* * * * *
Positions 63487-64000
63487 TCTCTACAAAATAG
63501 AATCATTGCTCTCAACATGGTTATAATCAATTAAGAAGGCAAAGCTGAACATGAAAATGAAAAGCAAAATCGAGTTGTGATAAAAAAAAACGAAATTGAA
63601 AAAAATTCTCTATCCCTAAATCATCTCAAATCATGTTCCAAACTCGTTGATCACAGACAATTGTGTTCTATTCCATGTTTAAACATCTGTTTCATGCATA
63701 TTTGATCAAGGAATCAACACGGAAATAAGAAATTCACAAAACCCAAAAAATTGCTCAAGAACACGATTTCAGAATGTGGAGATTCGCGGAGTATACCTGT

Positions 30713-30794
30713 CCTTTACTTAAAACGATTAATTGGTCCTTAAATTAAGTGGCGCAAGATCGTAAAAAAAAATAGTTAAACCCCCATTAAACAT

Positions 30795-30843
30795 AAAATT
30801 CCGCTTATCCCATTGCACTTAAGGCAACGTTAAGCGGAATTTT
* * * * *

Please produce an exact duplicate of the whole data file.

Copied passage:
Positions 63487-64000
63487 TCTCTACAAAATAG
63501 AATCATTGCTCTCAACATGGTTATAATCAATTAAGAAGGCAAAGCTGAACATGAAAATGAAAAGCAAAATCGAGTTGTGATAAAAAAAAACGAAATTGAA
63601 AAAAATTCTCTATCCCTAAATCATCTCAAATCATGTTCCAAACTCGTTGATCACAGACAATTGTGTTCTATTCCATGTTTAAACATCTGTTTCATGCATA
63701 TTTGATCAAGGAATCAACACGGAAATAAGAAATTCACAAAACCCAAAAAATTGCTCAAGAACACGATTTCAGAATGTGGAGATTCGCGGAGTATACCTGT

Positions 30713-30794
30713 CCTTTACTTAAAACGATTAATTGGTCCTTAAATTAAGTGGCGCAAGATCGTAAAAAAAAATAGTTAAACCCCCATTAAACAT

Positions 30795-30843
30795 AAAATT
30801 CCGCTTATCCCATTGCACTTAAGGCAACGTTAAGCGGAATTTT